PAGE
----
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    Fight Salmonella | Fall 2014 Out Here Magazine

    Safe food-handling practices help keep bacteria at bay

    hands being washed under running water over a metal sink with fresh tomatoes and carrots on the neighboring counter
    Out Here

    By Carol Davis

    Photography by iStock

    If you raise livestock, and especially chickens, or have a garden, chances are pretty good that the Salmonella bacteria is lurking around.

    It's been known to cause salmonellosis — the name of the infection caused by Salmonella bacteria — for more than 100 years, according to the U.S. Centers for Disease Control.

    Last year, Salmonella, the most frequently reported cause of foodborne illness, caused about 1.2 million illnesses in the United States, the CDC estimates.

    "It is important to remember that many food products may contain bacteria. A comprehensive farm-to-table approach to food safety is necessary," according to the University of Maine Cooperative Extension. "Farmers, industry, food inspectors, retailers, food service workers, and consumers are each critical links in the food safety chain."

    For example, gardeners should make sure that any livestock manure used to fertilize soil is fully composted, or cured, before adding it to garden soil, to kill any bacteria, parasites, or weed seeds that it contains. And gardeners should always thoroughly wash produce brought in from the garden or from fruit trees to remove any bacteria.

    Contamination most frequently happens in the kitchen. Salmonella present on raw chicken or meat can survive if not cooked thoroughly. The bacteria also can cause foodborne illness through cross-contamination.

    For example, juices from raw meat or poultry prepared on a cutting board could contaminate salad ingredients if the board was not washed and sanitized before using it to cut up a salad.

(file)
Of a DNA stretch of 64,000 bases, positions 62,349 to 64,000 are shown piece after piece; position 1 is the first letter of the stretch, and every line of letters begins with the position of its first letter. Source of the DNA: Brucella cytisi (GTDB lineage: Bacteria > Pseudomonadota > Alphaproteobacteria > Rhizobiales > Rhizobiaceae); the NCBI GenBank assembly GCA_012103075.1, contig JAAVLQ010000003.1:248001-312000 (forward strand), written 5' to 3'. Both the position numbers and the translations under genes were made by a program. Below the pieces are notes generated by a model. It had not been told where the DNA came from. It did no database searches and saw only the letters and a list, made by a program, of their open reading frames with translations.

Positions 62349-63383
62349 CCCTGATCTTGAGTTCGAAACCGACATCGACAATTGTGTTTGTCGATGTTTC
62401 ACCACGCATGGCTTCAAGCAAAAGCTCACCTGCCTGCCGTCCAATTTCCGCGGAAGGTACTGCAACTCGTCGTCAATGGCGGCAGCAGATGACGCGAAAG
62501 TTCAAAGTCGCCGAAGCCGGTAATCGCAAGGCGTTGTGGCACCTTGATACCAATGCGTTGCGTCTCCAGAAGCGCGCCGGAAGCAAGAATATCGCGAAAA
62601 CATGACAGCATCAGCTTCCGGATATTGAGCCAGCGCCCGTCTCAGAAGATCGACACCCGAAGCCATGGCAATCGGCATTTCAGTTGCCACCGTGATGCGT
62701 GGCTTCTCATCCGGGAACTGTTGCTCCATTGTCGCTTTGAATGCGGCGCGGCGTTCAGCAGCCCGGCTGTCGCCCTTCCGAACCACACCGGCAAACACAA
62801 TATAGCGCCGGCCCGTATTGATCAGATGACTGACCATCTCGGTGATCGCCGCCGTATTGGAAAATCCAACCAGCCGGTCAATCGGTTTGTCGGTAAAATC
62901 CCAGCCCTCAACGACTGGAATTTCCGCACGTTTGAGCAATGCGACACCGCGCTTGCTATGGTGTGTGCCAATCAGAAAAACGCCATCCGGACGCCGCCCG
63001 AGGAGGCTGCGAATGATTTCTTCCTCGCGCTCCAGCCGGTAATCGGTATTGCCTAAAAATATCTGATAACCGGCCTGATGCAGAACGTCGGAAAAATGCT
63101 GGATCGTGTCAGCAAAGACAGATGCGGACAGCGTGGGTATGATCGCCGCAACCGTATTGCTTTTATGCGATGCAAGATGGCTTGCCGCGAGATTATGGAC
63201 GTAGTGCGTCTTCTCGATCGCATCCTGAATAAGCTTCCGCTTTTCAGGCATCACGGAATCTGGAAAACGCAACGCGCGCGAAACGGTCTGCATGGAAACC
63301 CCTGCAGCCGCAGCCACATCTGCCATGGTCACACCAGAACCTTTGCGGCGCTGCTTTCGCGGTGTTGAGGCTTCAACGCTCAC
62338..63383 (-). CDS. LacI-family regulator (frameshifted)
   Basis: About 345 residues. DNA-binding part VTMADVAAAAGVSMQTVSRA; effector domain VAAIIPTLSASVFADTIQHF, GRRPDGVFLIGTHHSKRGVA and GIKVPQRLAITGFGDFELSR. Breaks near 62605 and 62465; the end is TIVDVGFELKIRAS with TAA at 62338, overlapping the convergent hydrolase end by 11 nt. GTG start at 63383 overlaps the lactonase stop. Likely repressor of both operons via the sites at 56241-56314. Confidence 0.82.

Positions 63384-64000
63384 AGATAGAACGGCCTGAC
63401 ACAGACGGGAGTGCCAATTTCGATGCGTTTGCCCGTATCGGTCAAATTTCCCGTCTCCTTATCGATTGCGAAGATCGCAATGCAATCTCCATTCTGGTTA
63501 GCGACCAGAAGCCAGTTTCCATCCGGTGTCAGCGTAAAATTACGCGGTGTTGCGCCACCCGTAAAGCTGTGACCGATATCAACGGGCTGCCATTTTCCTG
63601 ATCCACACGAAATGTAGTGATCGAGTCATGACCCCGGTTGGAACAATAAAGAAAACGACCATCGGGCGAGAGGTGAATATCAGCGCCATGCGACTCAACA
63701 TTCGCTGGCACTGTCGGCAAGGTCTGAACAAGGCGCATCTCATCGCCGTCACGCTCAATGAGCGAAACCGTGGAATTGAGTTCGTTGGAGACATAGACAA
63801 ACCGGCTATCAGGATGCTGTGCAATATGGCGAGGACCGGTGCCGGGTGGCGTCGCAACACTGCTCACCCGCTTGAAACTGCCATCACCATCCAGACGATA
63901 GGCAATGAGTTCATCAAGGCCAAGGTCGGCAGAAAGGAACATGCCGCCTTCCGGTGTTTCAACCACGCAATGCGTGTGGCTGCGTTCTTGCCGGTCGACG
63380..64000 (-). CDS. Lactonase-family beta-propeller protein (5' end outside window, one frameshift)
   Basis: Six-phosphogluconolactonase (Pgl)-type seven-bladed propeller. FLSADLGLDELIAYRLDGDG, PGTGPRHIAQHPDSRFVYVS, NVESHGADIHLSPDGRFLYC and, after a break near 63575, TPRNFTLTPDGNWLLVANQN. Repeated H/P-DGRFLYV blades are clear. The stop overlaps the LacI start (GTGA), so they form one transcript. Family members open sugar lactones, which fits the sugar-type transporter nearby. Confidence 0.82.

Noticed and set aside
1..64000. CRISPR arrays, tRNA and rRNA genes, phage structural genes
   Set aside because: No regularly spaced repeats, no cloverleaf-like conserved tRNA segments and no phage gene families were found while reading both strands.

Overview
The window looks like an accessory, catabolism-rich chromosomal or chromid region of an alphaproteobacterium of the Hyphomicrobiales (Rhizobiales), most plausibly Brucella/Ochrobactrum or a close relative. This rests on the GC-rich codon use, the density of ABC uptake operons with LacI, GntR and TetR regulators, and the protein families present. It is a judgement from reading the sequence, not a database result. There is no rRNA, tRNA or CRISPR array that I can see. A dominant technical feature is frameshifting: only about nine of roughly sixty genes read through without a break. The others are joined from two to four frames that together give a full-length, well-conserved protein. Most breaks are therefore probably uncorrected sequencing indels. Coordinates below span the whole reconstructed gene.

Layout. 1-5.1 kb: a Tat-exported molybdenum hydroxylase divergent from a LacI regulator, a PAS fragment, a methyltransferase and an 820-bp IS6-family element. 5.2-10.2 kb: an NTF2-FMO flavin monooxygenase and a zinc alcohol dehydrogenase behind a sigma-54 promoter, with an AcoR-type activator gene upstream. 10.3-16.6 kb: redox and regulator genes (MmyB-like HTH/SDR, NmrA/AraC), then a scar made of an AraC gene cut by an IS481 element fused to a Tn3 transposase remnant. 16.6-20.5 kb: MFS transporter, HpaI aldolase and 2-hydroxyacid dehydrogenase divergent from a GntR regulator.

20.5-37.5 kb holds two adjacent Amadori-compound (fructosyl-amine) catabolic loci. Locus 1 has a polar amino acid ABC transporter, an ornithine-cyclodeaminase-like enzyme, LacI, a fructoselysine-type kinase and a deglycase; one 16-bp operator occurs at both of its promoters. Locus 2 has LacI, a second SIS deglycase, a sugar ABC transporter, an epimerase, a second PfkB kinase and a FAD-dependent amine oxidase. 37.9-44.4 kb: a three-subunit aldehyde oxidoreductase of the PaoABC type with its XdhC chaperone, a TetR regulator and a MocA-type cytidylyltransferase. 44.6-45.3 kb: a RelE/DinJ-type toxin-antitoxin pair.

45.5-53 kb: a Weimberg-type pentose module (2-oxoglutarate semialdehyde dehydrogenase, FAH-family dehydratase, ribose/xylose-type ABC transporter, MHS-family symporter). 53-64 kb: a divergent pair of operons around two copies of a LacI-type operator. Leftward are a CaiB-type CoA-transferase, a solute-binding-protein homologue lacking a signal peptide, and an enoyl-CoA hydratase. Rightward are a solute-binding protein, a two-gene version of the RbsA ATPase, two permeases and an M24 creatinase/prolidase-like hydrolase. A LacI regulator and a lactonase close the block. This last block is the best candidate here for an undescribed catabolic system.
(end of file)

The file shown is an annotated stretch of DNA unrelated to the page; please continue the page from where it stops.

But bacteria on raw foods do not automatically mean you'll become ill. The key is to prevent Salmonella from growing to high levels and to destroy the bacteria through thorough cooking.

    Follow these guidelines from the Maine extension service for safe food preparation:

    • Wash your hands with hot soapy water before handling food and after using the bathroom, changing diapers, and handling pets or livestock, especially baby chicks.
    • Wash cutting boards, dishes, utensils, and counter tops with hot, soapy water after preparing each food item and before you go on to the next food. Sanitize with a chlorine and water solution of 1 tablespoon of full strength bleach to 1 gallon of water.
    • Use plastic or other non-porous cutting boards. These boards should be run through the dishwasher — or washed in hot, soapy water — after use.
    • Use paper towels to clean up kitchen surfaces. If you use cloth towels, wash them often in your washing machine's hot cycle.
    • Separate raw meat, poultry, and seafood from other foods in your grocery shopping cart and in your refrigerator.
    • Use a different cutting board for raw meat products.
    • Always wash hands with hot, soapy water after they come in contact with raw meat, poultry, seafood, and raw eggs.
    • Never place cooked food on a plate that held raw meat, poultry, seafood, and raw eggs.
    • Cook all meats to the appropriate internal temperatures.
    • With microwaves, leave no cold spots in food where bacteria can survive. Cover food, rotate, and stir for even cooking.
    • Bring sauces, soups, and gravy to a boil when reheating. Heat other leftovers thoroughly to at least 165 degrees F (steaming hot).
    • Refrigerate or freeze perishables, prepared foods, and leftovers within two hours or, preferably, sooner.
    • Never defrost food at room temperature. Thaw in the refrigerator, under cold running water, or in the microwave. Marinate foods in the refrigerator.
    • Don't pack the refrigerator. Cool air must circulate to keep food safe.

    Out Here editor Carol Davis is a fanatic about keeping her kitchen free from Salmonella.


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